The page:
The first years of secondary education are crucial; children should thrive in an environment where they feel nurtured, challenged and respected. The final two years at Skippers are one of the most exciting and exploratory stages of the children’s preparatory school education. Maturing at the ‘top’ of the school allows them to develop into well-rounded young people, more confident and socially aware, and better equipped at thirteen to face the rigours and demands of senior schools than they are at eleven.
Every year we welcome a number of new children in Year 7 who join our children to complete the Common Entrance course. Skippers offers tremendous opportunities and a variety of experiences to our older children. Reaching Year 8 affords our children a great sense of achievement and completion of their Skippers’ journey.
A recent research group led by Sandra Leaton Gray, an associate professor of education at UCL, found that segregating children into year groups during the Covid-19 pandemic has had one unexpected benefit: Year 7 children have flourished as they’ve been eased into big-school life more gently. Leaton Gray suggests that permanent change should be considered for this age group as a result. This research that supports Sir Anthony Seldon’s assertions and experience, both as an educator and child.
Benefits of Years 7 and 8:
- ‘Big fish in a smaller pond’ and being at the ‘top’ of the school with extra responsibilities allows our children to thrive and enjoy their childhood, not feeling the need to grow up too quickly.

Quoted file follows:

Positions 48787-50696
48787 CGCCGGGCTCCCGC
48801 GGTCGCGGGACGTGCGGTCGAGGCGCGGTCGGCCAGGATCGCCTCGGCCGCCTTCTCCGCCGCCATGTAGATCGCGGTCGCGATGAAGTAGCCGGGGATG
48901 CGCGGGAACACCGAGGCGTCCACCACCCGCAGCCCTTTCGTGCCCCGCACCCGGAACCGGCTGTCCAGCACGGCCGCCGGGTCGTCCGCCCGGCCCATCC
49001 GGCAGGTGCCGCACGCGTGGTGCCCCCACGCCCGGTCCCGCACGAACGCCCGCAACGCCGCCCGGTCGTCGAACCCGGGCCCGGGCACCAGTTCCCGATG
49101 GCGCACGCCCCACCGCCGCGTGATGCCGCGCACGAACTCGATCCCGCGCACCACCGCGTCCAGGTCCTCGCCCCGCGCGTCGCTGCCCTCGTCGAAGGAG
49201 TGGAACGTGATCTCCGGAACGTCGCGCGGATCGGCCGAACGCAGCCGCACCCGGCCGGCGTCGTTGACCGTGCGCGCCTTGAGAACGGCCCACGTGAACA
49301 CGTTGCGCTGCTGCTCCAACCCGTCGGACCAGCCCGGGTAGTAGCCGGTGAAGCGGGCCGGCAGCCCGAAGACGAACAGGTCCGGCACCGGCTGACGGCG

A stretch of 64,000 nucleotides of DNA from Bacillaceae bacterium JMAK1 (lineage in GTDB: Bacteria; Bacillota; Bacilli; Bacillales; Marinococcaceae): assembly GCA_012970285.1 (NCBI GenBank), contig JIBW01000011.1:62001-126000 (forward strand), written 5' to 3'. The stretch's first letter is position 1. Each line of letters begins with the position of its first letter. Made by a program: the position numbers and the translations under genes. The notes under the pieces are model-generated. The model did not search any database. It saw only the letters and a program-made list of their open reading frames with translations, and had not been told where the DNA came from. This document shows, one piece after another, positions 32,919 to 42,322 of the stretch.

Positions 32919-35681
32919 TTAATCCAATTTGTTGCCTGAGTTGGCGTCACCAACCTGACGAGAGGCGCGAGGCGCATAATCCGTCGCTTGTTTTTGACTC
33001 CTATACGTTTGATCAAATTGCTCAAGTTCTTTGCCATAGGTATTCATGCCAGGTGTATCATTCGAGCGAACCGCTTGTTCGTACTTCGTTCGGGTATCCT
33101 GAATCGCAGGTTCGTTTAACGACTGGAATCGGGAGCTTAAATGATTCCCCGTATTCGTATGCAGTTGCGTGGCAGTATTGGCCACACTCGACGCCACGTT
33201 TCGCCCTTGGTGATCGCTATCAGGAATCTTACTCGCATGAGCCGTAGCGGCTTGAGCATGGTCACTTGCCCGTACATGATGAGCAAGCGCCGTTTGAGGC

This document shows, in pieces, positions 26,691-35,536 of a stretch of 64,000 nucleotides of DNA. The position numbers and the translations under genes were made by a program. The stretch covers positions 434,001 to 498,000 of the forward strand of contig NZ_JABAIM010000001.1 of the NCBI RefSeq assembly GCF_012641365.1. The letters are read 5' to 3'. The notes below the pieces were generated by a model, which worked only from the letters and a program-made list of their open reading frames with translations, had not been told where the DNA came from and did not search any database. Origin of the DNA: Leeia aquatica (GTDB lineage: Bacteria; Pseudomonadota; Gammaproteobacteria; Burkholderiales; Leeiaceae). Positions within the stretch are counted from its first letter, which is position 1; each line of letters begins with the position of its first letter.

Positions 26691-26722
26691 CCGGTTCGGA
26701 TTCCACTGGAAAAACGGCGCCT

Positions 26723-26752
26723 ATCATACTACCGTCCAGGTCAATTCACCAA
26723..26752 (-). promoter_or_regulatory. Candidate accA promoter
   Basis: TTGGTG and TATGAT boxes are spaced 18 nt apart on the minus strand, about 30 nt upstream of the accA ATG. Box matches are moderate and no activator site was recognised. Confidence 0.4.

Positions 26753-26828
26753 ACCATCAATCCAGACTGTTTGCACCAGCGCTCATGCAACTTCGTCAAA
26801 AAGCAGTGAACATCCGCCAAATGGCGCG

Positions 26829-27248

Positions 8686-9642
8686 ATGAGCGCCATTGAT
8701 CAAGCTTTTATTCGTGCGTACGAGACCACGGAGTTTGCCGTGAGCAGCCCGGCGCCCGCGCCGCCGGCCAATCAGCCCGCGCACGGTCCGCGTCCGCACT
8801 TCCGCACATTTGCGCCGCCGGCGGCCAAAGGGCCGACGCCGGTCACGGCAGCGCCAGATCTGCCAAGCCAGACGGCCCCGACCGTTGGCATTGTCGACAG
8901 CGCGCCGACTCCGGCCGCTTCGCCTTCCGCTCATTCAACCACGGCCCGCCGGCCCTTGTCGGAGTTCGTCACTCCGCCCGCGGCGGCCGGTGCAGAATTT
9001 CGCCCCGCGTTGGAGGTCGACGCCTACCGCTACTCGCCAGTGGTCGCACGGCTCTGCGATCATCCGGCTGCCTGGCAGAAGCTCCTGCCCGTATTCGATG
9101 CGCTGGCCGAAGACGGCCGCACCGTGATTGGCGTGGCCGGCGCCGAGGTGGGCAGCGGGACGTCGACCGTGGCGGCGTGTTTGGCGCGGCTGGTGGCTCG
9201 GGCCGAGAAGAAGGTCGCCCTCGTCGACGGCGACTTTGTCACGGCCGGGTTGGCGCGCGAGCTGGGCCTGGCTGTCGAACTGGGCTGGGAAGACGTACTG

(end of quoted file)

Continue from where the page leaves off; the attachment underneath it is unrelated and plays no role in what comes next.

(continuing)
- Being the oldest members of our prep school at age 12 or 13, as opposed to being the youngest members of the senior school community, encourages maturity and independence.
- Children have the opportunity to take on roles of responsibility within the school such as Prefects, Heads of House, Heads of Sport or Heads of Music, etc.
- For a less self-assured child, remaining in the small and nurturing environment of a prep school for longer will help to build their confidence.
- Years 7 and 8 are when many children will face new challenges with regards to physical and emotional changes as a result of puberty. This journey can be made easier amongst friends and adults whom you trust and who can devote time to guiding you through the challenges which you may face.
- The pupils continue to be taught by specialist teachers in a broad range of subjects including Science, French, Music, Art, Drama and Sport.
- Regular visits, workshops and field trips, including: a day trip to the Titanic museum in Belfast, the French Trip, a week long residential in the Summer, the Eastbourne International Tennis competition and visits to our local senior schools to support the transition of the children and to provide them with the opportunity to be challenged in a new environment.